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The Commission on Human Rights should call on the Afghan government to speed up the process of disarming, demobilizing, and reintegrating illegal militia forces: to increase efforts to establish a functioning judicial system and professional police force; to increase efforts to provide education and employment to girls and women and provide the security necessary for them to participate in economic, cultural, and political activity; to take steps to ensure accountability for human rights abuses; and to cooperate fully with the United Nations human rights mechanisms.

Despite some improvements, Afghanistan continued to suffer from serious instability in 2004. Warlords and armed factions, including remaining Taliban forces, dominate most of the country and routinely abuse human rights, particularly the rights of women and girls. The international community has failed to contribute sufficient troops or resources to adequately address the situation, and basic human rights conditions remain poor in many parts of the country, especially outside of Kabul.  
The Elections. Progress was made in stabilizing Afghanistan's system of governance. Afghans began exercising their right to participate in the political process by approving a new constitution in January 2004, and elected Hamid Karzai to a five-year term as president in a generally peaceful election in October-the country's first universal suffrage, direct vote for the presidency. Afghans, including notable numbers of women, participated widely in both processes, but the legitimacy of both processes suffered due to inadequate election assistance from the international community and insufficient security and monitoring.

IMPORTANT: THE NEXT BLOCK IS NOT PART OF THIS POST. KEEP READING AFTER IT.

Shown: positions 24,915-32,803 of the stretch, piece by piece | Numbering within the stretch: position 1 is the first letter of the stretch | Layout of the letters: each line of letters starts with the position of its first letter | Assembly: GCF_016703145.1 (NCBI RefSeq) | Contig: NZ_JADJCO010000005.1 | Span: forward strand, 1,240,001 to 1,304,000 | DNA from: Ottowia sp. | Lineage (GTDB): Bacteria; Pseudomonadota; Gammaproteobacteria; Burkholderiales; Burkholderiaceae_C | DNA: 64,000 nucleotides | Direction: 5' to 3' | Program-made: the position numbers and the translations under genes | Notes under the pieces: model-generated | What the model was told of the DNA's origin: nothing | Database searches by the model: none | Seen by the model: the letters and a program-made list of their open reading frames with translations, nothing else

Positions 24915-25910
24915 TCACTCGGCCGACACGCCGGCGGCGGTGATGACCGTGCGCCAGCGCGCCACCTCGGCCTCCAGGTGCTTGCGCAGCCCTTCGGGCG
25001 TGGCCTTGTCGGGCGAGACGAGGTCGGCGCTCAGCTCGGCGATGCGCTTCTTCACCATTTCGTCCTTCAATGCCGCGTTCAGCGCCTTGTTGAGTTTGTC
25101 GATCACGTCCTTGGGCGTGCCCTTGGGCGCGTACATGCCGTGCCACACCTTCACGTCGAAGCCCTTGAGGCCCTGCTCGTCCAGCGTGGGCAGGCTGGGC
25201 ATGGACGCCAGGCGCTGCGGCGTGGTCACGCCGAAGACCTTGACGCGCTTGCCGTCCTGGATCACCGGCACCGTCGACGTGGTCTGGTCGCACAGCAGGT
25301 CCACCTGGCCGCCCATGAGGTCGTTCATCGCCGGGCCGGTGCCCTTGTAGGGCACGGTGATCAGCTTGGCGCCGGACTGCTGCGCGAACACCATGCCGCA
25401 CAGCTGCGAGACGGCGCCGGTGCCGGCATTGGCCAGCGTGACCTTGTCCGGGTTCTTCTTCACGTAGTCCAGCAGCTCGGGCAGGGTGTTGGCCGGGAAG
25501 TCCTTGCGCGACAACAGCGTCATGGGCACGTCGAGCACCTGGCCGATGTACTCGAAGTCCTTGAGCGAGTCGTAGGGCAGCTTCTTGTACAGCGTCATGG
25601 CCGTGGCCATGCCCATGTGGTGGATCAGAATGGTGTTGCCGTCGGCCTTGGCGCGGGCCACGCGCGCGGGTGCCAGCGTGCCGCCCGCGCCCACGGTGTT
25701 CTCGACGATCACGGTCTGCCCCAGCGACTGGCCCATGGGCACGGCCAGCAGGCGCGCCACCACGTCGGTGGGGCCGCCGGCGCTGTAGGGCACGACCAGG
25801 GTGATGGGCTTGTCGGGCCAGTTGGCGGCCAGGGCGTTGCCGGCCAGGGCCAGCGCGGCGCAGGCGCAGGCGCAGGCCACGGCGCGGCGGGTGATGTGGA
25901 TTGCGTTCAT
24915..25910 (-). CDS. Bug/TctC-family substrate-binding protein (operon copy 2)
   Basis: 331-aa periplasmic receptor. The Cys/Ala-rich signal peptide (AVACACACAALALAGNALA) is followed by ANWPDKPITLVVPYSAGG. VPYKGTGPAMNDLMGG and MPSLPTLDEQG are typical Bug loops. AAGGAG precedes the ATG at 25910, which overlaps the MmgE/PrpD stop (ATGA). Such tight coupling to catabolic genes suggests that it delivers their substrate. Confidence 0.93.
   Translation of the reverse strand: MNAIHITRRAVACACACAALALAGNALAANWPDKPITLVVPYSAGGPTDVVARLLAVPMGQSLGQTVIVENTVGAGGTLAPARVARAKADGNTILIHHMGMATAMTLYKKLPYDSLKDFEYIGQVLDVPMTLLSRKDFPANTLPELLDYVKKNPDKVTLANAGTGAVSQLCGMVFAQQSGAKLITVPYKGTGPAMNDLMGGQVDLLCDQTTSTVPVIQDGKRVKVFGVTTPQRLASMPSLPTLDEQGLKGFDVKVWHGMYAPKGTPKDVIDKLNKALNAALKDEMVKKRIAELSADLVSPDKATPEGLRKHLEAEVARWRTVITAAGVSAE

The Role of Warlords. The marginalization of two major warlords-Marshall Fahim, the former first vice president and defense minister, and Ismail Khan, self-styled Emir of Herat-have raised hopes that President Karzai and the international community have begun to reverse their policy of relying on warlords to provide security.  
However, several key warlords remain in positions of influence. Political repression, human rights abuses, and criminal activity by warlords-the leaders of militias and remnants of past Afghan military forces, who took power with the assistance of the United States after the Taliban's defeat-are still consistently listed as the chief concerns of most Afghans. Local military and police forces, even in Kabul, have been involved in arbitrary arrests, kidnapping, extortion, torture, and extrajudicial killings of criminal suspects. Outside Kabul, warlords and their troops in many areas have been implicated in widespread rape of women and children, murder, illegal detention, forced displacement, human trafficking and forced marriage. Warlords and their troops have seized property from families and levied illegal per capita "taxes" (paid in cash or with food or goods) from local populations. In some remote areas, there are no real governmental structures or activity, only abuse and criminal enterprises by factions.